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same material, for the most part, since the first. Amny plot lines are ended, some rather haphazardly and some deftly. The conclusion itself is quick and somewhat intuiative though not befitting the buildup of the previous four books. A decent fantasy series for young readers, the chroncile as a whole suffers from borrowed plot ideas, awkward plot advancement, and questionable character development. The tapestry of Welsh myth would be better suited to more colorful writing.
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LibraryThing member AshRyan
Finally, books I remember enjoying as a kid that still stand up to re-reading as an adult!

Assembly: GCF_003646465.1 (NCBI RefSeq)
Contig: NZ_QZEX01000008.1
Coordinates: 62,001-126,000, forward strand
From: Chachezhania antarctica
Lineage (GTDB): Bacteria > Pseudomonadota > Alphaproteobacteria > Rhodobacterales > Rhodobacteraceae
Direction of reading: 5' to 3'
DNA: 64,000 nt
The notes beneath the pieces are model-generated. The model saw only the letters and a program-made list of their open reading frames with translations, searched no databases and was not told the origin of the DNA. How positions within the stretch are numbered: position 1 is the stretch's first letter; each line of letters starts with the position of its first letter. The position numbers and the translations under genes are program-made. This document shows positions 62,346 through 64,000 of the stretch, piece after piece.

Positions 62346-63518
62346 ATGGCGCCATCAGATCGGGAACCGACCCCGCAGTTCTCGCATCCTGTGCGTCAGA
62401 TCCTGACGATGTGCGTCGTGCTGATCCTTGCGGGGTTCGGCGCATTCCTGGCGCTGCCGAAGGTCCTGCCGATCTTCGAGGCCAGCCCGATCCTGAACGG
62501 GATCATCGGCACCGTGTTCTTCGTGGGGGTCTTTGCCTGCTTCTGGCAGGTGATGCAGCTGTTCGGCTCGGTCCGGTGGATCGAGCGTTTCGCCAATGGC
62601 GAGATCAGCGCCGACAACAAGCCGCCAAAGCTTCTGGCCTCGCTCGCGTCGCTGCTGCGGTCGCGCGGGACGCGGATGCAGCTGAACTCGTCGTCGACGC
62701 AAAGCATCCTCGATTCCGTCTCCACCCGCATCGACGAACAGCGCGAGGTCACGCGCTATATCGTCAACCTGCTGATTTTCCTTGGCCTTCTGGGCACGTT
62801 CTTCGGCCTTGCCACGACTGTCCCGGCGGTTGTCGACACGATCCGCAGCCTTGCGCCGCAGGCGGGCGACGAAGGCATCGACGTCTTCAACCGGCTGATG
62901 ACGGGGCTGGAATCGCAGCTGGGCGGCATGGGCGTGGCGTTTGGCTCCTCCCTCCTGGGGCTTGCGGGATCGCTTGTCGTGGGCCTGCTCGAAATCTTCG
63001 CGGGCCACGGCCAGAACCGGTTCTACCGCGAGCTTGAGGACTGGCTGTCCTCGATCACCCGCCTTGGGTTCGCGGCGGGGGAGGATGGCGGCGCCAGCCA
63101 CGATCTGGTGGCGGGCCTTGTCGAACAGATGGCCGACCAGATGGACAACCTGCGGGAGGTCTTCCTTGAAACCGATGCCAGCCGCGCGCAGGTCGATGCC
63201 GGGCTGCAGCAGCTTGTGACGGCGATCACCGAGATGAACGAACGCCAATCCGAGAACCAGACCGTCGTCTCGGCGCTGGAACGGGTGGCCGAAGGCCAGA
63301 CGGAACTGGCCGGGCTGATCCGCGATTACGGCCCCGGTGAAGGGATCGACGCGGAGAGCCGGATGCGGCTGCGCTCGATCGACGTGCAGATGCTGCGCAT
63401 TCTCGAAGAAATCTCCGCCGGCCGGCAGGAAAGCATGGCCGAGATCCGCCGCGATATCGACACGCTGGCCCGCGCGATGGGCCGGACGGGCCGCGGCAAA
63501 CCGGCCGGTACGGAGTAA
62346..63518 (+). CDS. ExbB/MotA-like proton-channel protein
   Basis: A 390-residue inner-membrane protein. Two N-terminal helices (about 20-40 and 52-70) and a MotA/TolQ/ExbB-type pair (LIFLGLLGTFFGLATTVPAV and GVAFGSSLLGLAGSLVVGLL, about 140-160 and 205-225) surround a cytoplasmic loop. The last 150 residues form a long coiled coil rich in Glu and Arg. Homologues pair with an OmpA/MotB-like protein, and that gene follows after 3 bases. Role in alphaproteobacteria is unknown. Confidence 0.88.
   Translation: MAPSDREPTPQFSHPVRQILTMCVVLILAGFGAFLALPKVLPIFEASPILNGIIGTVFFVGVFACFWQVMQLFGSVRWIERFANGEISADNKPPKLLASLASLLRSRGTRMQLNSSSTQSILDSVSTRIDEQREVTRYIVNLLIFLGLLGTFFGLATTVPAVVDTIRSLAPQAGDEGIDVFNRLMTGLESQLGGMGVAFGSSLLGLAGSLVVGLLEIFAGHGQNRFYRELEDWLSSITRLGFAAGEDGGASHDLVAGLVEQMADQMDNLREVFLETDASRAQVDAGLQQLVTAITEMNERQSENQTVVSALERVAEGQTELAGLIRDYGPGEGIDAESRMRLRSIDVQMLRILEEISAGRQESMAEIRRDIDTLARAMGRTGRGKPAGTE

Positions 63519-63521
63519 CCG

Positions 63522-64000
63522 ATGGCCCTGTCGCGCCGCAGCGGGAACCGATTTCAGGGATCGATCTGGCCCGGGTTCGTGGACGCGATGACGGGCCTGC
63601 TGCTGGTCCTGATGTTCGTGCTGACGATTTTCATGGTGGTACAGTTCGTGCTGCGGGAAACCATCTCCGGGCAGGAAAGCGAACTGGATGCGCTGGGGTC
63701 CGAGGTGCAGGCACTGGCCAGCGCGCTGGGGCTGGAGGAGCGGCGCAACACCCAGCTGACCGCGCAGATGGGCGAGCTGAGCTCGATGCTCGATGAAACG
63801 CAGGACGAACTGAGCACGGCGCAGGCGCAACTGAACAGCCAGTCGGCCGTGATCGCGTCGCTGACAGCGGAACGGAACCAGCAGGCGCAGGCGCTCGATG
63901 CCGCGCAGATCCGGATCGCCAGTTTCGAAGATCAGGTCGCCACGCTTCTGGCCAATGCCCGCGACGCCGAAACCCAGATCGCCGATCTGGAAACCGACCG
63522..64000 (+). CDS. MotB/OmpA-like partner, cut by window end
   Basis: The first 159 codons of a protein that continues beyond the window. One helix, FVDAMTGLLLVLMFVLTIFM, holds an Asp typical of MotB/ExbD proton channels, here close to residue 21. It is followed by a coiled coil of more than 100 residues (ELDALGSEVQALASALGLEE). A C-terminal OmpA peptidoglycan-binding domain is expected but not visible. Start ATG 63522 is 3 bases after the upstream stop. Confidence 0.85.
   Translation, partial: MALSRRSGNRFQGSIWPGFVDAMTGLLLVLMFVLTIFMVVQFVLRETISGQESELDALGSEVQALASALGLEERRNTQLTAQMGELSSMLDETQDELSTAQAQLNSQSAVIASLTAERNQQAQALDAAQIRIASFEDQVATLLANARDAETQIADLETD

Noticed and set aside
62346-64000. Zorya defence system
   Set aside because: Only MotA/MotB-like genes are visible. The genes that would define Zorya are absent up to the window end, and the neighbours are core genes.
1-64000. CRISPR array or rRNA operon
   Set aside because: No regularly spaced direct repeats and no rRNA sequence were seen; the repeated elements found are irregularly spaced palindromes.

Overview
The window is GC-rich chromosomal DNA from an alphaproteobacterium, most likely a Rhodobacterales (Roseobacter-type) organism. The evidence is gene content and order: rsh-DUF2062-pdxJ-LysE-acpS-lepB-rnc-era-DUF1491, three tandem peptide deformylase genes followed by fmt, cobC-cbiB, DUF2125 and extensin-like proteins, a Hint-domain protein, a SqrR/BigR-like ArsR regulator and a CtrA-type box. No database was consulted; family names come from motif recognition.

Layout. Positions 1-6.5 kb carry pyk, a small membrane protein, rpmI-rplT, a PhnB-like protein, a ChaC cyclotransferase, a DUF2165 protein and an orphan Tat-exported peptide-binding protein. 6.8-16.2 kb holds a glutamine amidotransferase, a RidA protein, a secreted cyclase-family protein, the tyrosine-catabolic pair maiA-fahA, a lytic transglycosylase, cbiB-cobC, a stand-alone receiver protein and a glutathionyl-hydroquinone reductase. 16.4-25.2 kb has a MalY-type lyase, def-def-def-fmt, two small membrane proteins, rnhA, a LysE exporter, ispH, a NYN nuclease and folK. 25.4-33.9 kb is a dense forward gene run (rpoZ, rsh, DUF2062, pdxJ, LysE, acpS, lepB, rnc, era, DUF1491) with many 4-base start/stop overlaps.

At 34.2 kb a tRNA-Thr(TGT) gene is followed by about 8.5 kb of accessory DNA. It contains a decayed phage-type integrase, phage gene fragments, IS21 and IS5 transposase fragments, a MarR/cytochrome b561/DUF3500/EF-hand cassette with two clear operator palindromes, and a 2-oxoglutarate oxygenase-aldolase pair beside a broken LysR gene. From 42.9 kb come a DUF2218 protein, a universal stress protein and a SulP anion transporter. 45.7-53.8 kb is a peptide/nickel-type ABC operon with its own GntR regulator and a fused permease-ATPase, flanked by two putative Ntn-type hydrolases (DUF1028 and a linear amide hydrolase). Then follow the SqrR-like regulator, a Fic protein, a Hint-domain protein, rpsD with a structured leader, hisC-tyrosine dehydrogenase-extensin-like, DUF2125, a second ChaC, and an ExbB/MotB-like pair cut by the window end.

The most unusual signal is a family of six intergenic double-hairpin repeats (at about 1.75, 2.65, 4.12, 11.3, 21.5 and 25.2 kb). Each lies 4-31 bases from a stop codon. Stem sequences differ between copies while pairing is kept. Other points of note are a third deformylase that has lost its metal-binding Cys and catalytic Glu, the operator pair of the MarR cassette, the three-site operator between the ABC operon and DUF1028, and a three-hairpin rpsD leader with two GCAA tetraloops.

LibraryThing member Hamburgerclan
Hmmm, Iread this a number of months ago and jotted down a note to give this five stars when i got around to writing a review. Oh, well. I don't remember much about the book, save that it finishes the overall tale of Taran and his friends that started in "The Book of Three". Heh. Go ahead and read
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it. It'll be fun.
--J.
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LibraryThing member JenJ.
Meh. It's not a good sign when I'm thinking that I can run a war better than you can. I did like getting the alternate viewpoints for the first time instead of just living in Taran's head, but I need a little more leavening in my fantasy. This was entirely too earnest for me.

Listening to Listening
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Library audio narrated by James Langton. Previously read for Children's Lit course Spring 2007.
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LibraryThing member cmbohn
One of my favorite series of all time. I love the characters and I am always sad to say goodbye to them when I finish reading.
LibraryThing member kslade